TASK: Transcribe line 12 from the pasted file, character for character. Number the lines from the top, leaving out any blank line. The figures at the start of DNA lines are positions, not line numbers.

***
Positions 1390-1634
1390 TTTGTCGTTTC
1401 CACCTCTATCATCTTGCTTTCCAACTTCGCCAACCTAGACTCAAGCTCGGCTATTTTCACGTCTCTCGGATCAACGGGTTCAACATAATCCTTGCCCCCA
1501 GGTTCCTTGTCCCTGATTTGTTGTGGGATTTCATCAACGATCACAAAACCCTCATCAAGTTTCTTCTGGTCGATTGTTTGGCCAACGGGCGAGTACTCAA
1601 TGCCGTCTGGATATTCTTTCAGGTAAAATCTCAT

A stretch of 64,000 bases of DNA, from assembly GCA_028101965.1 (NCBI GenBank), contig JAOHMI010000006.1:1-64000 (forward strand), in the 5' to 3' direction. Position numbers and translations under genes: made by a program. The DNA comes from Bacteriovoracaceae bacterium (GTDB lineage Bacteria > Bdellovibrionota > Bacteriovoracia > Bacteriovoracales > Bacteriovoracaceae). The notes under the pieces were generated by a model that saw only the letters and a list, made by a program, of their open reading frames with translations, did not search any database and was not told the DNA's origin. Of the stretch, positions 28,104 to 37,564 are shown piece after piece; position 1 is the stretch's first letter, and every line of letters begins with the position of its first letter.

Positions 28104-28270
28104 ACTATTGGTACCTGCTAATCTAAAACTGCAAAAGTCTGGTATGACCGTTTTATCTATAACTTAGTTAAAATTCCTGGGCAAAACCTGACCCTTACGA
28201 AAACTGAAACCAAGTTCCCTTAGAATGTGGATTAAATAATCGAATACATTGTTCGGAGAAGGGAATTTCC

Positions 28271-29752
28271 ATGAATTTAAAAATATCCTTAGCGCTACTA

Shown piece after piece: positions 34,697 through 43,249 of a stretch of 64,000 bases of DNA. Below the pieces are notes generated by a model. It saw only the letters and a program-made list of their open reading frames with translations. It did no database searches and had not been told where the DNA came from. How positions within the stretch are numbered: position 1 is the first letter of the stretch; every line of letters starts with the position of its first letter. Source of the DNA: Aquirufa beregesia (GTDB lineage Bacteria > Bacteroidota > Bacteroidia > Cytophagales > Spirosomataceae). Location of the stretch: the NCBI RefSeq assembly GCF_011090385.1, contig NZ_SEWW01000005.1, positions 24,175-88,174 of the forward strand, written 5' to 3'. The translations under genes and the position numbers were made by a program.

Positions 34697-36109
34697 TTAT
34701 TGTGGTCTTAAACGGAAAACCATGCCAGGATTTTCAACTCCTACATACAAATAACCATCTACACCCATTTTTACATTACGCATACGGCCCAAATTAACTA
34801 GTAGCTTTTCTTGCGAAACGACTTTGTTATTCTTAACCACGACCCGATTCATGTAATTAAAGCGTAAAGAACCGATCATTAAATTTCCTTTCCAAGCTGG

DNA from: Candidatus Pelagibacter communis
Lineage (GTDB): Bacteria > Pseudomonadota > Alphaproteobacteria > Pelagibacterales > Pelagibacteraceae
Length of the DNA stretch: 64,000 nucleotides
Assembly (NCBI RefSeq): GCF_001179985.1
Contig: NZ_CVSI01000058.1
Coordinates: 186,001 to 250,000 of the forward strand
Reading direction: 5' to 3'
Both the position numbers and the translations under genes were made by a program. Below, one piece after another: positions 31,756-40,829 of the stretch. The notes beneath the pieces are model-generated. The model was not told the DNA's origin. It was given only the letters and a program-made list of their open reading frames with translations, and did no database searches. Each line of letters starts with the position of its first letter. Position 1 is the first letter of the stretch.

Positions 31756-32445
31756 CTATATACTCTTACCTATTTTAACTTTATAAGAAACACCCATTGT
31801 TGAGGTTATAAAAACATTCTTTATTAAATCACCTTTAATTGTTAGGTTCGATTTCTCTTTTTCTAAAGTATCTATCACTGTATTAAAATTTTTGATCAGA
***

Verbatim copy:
Shown piece after piece: positions 34,697 through 43,249 of a stretch of 64,000 bases of DNA. Below the pieces are notes generated by a model. It saw only the letters and a program-made list of their open reading frames with translations. It did no database searches and had not been told where the DNA came from. How positions within the stretch are numbered: position 1 is the first letter of the stretch; every line of letters starts with the position of its first letter. Source of the DNA: Aquirufa beregesia (GTDB lineage Bacteria > Bacteroidota > Bacteroidia > Cytophagales > Spirosomataceae). Location of the stretch: the NCBI RefSeq assembly GCF_011090385.1, contig NZ_SEWW01000005.1, positions 24,175-88,174 of the forward strand, written 5' to 3'. The translations under genes and the position numbers were made by a program.